In the picture: Roshni Lama

Jasbire, Ilaam

The unique geography and climate of Nepal offer us the best terrain to cultivate high-quality green tea leaves.

The Himalayas, with its unique climate and geography, is an excellent environment for tea cultivation. The deep-rooted tea bushes are able to conserve the rich minerals of the high elevation Himalayan soils. The majestic Himalayas with its dazzling white beds of snow influences the local weather by inviting rain, misty climate and mingled fogs; all gently nurturing the mountain floors to grow high-quality tea leaves in nature’s purest form. Tea growing is an excellent option for these huge, towering, mountainous hills. If global tea drinkers and connoisseurs can discover these superior quality teas, this emerging specialty tea industry can generate extra disposable income to Nepali tea farmers, who are not only the main actors but also the most vulnerable link in the tea production chain.


Nepal’s discovery of this rich soil for high-quality tea cultivation has increased awareness of the potential of this next cash crop.

High altitude, diversified agro-ecology, pollution free environment, unique biodiversity and abundance of natural resources, virgin organic soil and mineral waters in hills and mountains allow Nepali farmers to produce numerous cultivars of teas.

Small farmers and processors are driving the rapid growth of the Nepali tea industry. Where once only cows, yak, and sheep roamed, farmers are transforming these barren lands into productive tea plantations. With young tea bushes yielding excellent leaf quality, farmers are now positioned to harvest their young tips, producing the finest specialty teas.

These teas are not mass produced but hand processed in smaller amounts, making them rare and exotic. These teas are primarily grown and processed by small-scale farmers at their own well-equipped mini facilities. The unique taste and aroma are a direct result of processing skills and expertise. With such strong foundations, a compelling story, and exotic production, Nepali tea farmers are now ready for a payoff as they have laid the groundwork for increased trade. Moving their trade to a global market will empower them to get a jump start through this cash crop.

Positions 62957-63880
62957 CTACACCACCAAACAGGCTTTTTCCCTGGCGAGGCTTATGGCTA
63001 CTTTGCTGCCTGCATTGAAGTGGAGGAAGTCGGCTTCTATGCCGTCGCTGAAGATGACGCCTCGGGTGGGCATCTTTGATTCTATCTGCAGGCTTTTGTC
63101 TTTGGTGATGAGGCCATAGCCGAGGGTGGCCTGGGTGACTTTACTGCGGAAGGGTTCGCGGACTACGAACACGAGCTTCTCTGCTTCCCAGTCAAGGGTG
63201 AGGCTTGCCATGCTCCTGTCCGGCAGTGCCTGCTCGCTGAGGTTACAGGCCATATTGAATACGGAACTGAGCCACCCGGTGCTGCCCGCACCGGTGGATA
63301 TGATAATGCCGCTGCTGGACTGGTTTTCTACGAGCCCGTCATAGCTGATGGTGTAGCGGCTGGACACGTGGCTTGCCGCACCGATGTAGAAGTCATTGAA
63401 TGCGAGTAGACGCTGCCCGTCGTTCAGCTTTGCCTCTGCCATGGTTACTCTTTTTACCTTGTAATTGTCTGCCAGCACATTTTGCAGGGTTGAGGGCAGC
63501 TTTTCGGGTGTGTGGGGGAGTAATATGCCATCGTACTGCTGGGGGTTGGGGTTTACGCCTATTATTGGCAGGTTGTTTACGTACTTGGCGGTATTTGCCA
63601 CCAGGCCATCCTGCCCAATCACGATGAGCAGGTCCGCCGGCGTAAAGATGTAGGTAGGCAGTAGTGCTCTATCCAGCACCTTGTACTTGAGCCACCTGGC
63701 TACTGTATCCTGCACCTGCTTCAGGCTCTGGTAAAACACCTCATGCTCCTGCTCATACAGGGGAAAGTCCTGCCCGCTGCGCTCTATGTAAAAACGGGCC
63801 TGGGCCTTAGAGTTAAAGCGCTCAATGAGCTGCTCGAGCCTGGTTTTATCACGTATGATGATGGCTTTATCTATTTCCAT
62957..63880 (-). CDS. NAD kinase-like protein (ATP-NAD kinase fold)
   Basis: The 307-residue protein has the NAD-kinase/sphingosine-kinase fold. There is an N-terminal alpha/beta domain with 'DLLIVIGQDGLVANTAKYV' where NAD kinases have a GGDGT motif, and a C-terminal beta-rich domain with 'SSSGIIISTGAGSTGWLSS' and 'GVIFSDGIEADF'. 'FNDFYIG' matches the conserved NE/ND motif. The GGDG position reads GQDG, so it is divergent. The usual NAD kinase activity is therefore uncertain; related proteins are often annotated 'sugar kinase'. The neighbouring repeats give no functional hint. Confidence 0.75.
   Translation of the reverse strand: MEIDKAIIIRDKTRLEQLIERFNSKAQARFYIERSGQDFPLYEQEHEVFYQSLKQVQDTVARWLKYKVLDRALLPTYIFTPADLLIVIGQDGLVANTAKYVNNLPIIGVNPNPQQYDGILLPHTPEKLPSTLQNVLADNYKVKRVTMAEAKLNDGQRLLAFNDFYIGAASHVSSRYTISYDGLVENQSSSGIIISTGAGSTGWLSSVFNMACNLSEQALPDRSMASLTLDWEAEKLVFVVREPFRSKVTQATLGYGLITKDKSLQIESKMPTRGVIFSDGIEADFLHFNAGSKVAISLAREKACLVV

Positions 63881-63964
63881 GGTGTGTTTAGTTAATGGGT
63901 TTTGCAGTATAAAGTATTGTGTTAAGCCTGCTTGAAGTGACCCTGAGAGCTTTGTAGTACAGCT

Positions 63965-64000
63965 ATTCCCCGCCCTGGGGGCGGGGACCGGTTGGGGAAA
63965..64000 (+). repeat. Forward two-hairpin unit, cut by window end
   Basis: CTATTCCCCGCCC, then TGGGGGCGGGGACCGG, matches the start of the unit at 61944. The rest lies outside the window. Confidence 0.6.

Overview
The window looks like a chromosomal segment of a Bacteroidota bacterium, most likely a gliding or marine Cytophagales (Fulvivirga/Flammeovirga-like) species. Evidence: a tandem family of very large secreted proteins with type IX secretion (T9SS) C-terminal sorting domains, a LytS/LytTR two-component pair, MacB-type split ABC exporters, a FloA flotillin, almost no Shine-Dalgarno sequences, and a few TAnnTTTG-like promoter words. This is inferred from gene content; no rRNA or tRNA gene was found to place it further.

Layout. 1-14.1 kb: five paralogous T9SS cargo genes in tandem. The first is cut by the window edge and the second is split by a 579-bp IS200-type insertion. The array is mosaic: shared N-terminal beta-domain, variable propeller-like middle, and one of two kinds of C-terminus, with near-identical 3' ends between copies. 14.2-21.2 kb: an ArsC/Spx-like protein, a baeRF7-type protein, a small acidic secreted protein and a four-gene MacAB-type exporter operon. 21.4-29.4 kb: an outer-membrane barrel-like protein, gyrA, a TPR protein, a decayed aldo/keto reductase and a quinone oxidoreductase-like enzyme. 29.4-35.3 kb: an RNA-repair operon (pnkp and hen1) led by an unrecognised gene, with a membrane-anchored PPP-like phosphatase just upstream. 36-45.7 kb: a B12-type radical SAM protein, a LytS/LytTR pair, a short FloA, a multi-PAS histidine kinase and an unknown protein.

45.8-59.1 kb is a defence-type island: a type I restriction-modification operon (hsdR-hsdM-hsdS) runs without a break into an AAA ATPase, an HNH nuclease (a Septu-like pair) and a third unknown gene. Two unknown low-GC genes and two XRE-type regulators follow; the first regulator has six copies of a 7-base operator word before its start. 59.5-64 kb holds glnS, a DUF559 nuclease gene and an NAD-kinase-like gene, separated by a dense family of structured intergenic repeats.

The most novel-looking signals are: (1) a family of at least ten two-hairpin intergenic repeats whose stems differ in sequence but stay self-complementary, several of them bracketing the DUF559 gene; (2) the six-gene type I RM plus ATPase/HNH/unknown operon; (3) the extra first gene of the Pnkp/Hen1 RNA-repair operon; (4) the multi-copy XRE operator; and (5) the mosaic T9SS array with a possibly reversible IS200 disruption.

However, rampant illiteracy and inaccessibility to connected supply chains have denied Nepali tea farmers the much-needed access to international markets. By contrast, teas grown in nearby Darjeeling, India, with similar geographical and topographical conditions, are world-famous and sought by all. Introducing the small farmers and sharing their stories to the outside world, the time is ready for all supporters to Discover Nepal Tea and get to know why

“Only good teas can come from the Himalayas.”

Small Farmers:

The most vulnerable link in the production chain

Tea in Nepal is cultivated primarily by hundreds of small-scale farmers providing them an extra income and a livelihood option for more than 70,000 people who are directly and indirectly working in this industry. Likewise, the Nepal tea industry heavily relies on 83.5% of tea producers who are all small scale farmers. Any upgrade in Nepal’s tea value chain will directly impact these marginal farmers. Casual labor is required year-round to pick tea leaves. Tea buds turn into leaves within a few days if they aren’t picked routinely. Once plucked, the harvested leaves need to be processed within 24 hours. Tea production is a labor-intensive industry, providing significant employment opportunities to local workers.

More than 70% of the labor force involved in tea picking are women.

Through the support of USAID, DANIDA and a few other donors over the last decade, Nepali tea farmers have been helped with improved technologies and infrastructure setups. These farmers were also given special training in organic production, quality improvement, and manufacturing techniques. With several mini processing units established by a funding mechanism between small tea farmers and donor organizations, the need for green leaves has surged. Green tea leaves are in huge demand, giving the growers more bargaining power. This is a huge step forward for the tea farmers of Nepal.